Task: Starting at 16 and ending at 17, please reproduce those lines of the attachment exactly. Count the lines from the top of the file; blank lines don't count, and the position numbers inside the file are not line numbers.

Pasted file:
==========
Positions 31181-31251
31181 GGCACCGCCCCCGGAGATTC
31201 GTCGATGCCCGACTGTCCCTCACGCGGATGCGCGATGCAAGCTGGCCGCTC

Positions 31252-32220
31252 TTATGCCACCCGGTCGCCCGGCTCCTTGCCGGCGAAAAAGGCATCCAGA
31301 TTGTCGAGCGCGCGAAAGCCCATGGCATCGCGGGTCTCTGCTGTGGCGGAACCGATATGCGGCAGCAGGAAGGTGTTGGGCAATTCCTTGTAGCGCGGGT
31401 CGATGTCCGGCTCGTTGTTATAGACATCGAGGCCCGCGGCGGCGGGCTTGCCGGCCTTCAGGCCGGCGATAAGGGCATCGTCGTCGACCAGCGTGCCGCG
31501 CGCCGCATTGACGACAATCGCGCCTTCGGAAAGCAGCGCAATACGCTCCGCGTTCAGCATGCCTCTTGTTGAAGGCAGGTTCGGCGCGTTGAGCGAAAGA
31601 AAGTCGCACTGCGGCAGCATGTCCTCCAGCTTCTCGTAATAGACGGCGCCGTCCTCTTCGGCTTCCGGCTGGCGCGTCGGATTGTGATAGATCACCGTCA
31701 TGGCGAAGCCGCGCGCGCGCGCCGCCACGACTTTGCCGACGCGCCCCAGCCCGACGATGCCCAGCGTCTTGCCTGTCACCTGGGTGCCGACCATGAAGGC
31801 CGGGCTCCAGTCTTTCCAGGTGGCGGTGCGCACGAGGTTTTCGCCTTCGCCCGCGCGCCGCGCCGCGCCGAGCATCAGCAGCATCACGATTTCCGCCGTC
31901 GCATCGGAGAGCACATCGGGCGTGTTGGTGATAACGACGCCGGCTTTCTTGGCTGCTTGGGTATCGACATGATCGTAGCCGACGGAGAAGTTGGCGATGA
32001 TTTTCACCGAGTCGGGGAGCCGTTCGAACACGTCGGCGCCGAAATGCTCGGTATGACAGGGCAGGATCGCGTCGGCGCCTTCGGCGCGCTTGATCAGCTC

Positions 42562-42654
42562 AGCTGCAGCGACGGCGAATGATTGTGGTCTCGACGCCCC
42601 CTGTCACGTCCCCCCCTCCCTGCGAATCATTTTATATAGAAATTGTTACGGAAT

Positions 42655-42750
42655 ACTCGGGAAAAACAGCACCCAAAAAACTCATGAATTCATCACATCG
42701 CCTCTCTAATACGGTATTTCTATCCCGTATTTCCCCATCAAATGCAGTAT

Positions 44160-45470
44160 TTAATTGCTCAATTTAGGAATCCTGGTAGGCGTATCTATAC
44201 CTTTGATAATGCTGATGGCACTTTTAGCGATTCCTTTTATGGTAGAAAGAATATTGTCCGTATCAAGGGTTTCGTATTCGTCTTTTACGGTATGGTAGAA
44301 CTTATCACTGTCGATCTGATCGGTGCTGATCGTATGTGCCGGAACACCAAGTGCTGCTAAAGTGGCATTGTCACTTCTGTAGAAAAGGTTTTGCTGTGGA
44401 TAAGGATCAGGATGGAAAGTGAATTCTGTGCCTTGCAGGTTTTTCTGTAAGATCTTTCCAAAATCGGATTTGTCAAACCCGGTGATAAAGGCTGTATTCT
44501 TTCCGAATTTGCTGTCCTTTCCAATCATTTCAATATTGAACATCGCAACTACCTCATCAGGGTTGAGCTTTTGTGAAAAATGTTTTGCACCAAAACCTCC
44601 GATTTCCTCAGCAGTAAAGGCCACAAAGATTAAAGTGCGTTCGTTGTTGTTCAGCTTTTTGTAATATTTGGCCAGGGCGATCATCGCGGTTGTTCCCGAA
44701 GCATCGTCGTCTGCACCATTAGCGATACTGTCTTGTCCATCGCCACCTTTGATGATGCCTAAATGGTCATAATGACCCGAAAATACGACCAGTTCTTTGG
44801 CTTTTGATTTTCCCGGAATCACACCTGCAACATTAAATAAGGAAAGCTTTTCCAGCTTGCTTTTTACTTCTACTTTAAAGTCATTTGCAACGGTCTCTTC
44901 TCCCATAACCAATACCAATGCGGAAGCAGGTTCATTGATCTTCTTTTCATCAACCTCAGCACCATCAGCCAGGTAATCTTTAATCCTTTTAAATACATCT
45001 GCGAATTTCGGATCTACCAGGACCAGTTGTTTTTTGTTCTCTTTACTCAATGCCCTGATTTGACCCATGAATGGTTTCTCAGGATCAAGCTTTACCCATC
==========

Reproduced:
42601 CTGTCACGTCCCCCCCTCCCTGCGAATCATTTTATATAGAAATTGTTACGGAAT

Positions 42655-42750